Preview of The Finals – when nothing is an obstacle
The Finals greets applicants with a video presentation of competitions of the future with parkour, shooting, and destruction. In some ways, the project is vaguely reminiscent of the defunct HyperScape, since everything that happens here is also presented as a virtual show, in which defeated players leave behind only a scattering of gold coins instead of severed limbs and fountains of blood and soon return to battle.
- Developer: Embark Studios
- Publisher: Embark Studios
- Release date: not specified
Today, the demo version of the game available to everyone includes one map – futuristic Seoul at night and during the day. You can run through the streets, you can jump on rooftops, or you can break into one of the high-rise buildings, breaking any window.
To quickly move, The Finals fighters use jumping platforms or ropes, or they can even climb onto a crane, change its position and dive straight from the arrow onto their opponents. And above all this splendor, countless balloons float, from which various explosives or foam are suspended, to make it even more fun for the participants to wreak havoc.
Of course, the main feature of The Finals was absolute destructibility, which is why the project is mainly compared to Battlefield. Neither walls nor floors are any longer obstacles, because each game character, if not equipped with something explosive, can at least use the aforementioned balloons or flammable substances in the boxes placed around the location.
This gives rise to many spectacular situations. For example, if one of the teams say, tries to occupy the floors of some high-rise building, and the others rush inside to smoke them out, burning out partitions, collapsing stairs, and even entire flights.
The usual tactics of those who like to shoot and hide to reload or restore lives behind a wall often fail here, since a grenade thrown from the enemy can easily eliminate both the fragile barrier and the shooter himself. And if you are lucky enough to run into a heavy fighter, he can ram his shoulder into the wall, throwing the player off the map if he is lucky enough to survive the onslaught.
There are currently two modes in the game: capturing territories where you need to bring resources and collecting coins with subsequent delivery. In both cases, several teams compete – three participants each. The system itself gives the teams unique names, which are used by the commentator, highlighting the highlights of the match for an awestruck audience.
Each player can create up to six avatars in light, medium, and heavy weight categories, which quite logically determine the fighter’s class, that is, the set of weapons and special abilities available to him.
Thus, a lightweight fighter has increased mobility, but a small supply of health points, and uses gadgets such as a device for temporary invisibility or a grappling hook, so in The Finals he is assigned the role of an assassin or a sniper, and the arsenal contains submachine guns, rifles, and even sword.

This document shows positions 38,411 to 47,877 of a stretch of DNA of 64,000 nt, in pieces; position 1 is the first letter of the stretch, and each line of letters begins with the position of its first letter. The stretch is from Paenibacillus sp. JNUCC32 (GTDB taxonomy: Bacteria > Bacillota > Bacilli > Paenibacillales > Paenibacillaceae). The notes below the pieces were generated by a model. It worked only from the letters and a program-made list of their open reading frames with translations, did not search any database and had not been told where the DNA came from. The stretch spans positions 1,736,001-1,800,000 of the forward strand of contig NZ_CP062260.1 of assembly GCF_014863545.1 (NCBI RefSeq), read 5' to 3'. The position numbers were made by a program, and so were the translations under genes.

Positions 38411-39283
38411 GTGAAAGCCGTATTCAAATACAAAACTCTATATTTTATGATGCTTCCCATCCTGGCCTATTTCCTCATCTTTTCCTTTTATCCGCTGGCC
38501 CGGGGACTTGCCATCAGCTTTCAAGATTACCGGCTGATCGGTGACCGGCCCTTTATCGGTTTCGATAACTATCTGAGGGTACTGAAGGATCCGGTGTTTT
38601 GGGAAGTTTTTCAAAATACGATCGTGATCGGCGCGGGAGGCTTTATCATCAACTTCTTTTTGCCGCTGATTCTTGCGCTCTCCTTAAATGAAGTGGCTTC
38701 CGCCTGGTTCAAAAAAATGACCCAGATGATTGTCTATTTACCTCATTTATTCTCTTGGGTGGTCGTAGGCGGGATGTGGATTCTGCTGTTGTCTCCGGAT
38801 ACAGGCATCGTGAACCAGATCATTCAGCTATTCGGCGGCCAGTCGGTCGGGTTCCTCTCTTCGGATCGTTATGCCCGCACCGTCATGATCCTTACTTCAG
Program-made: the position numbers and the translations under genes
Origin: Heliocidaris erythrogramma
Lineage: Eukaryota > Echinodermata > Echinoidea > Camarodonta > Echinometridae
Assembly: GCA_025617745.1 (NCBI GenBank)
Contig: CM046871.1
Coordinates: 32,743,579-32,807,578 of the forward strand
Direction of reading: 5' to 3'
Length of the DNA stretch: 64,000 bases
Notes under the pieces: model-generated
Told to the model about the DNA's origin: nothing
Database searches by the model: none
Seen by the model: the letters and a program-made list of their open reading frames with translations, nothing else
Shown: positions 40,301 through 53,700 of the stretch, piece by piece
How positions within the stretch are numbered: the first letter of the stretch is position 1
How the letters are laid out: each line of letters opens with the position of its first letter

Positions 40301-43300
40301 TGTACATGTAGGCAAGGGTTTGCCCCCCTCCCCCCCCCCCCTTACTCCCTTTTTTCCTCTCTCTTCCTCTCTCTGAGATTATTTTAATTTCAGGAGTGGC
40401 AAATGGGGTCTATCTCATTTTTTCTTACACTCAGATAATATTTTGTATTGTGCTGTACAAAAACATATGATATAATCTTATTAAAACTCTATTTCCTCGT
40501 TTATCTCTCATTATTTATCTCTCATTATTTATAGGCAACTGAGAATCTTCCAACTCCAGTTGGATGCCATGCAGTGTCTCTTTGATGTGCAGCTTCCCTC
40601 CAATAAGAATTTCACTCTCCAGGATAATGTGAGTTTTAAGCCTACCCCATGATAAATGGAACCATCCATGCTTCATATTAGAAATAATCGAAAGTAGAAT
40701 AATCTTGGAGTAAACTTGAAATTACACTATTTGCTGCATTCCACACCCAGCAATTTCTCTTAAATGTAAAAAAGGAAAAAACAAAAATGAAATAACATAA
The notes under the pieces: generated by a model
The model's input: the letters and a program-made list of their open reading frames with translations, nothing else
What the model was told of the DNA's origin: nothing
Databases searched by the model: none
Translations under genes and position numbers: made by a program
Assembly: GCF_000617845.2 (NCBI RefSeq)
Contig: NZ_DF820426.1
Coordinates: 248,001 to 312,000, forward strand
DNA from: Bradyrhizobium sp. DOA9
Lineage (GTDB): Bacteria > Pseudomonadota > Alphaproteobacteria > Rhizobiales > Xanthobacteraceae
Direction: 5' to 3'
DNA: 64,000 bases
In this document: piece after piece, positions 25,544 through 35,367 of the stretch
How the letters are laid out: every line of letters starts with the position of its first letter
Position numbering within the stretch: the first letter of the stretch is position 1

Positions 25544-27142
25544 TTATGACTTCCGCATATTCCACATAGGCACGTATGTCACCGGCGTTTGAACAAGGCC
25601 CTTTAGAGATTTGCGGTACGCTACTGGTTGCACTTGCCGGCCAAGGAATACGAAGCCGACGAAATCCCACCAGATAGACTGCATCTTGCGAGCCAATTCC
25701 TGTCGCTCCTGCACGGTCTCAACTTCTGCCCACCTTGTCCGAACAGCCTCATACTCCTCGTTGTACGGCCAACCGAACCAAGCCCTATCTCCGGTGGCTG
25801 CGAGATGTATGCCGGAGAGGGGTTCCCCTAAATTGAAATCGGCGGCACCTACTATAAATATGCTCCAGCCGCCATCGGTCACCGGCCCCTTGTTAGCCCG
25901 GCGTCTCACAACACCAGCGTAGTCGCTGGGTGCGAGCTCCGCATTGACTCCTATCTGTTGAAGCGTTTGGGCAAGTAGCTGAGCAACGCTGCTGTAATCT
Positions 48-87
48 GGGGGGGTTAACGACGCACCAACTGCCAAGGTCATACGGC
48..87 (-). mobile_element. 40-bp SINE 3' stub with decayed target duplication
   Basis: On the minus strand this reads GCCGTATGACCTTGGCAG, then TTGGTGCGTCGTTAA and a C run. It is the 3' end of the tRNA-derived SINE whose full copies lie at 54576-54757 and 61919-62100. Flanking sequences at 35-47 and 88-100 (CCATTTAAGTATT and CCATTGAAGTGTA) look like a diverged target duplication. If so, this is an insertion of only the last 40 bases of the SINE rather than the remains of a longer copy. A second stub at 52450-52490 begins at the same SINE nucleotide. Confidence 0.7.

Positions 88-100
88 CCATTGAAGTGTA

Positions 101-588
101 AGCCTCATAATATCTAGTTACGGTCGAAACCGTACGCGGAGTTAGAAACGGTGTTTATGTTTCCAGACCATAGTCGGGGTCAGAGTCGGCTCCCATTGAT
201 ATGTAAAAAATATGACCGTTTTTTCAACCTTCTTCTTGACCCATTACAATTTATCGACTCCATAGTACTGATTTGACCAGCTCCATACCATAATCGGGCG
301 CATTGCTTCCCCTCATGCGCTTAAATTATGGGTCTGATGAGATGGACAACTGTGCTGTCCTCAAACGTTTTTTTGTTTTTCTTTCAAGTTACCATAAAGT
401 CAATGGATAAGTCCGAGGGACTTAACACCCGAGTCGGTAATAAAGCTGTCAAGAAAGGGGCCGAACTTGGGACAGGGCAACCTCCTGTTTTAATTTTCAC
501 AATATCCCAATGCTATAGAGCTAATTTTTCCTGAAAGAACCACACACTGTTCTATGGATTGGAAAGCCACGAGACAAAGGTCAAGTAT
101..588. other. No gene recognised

The Heavy is the slowest, but tenacious and physically strong class, using a grenade launcher, heavy machine gun, or even a flamethrower as its main weapon, and is able to set up barricades and bulletproof energy shields.
The average fighter, who has both revolvers and assault rifles in his universal arsenal, is assigned the role of support. His healing ray and defibrillator make him an excellent medic, while his turrets and grenades to locate targets make him a useful scout for the team.
Each class can be assigned two sets of weapons, gadgets, and one special skill so that during a match you can quickly switch within a class to different builds – The Finals does not allow you to change the weight category during a session.
Today, each class in The Finals has three unique special abilities, can choose from 6-8 types of main weapons, and take up to three gadgets into battle, of which there can be up to 16 types in the arsenal. At the start of your career, only a few options are unlocked – the rest will have to be purchased using in-game currency.
There is also a premium currency in The Finals, where testers are immediately credited with an amount sufficient to dress at least three heroes in the most expensive Donat clothes. It must be admitted that the developers seriously messed around with customization, already at the testing stage providing a decent selection from many variations of not only outer and underwear, but also masks, hats, belts, backpacks, body paints, and so on.
The clothes look surprisingly decent, which will certainly encourage players, if not to pay for them directly, then at least to purchase a season pass with many unique rewards. A nice little thing is that devices and guns receive points as they are used, for which you can later unlock skins for them completely free of charge.
Visually, The Finals is a little inferior to modern shooters like Overwatch 2, and the effects of explosions, destruction, and especially burning are far from the impressive analogs in the aforementioned Battlefield, but The Finals does not load the system, and most importantly, the brain. Turned it on, started searching for a team, and within a few seconds, you burst into an adrenaline-filled shooter with almost instant involvement in spectacular shootouts.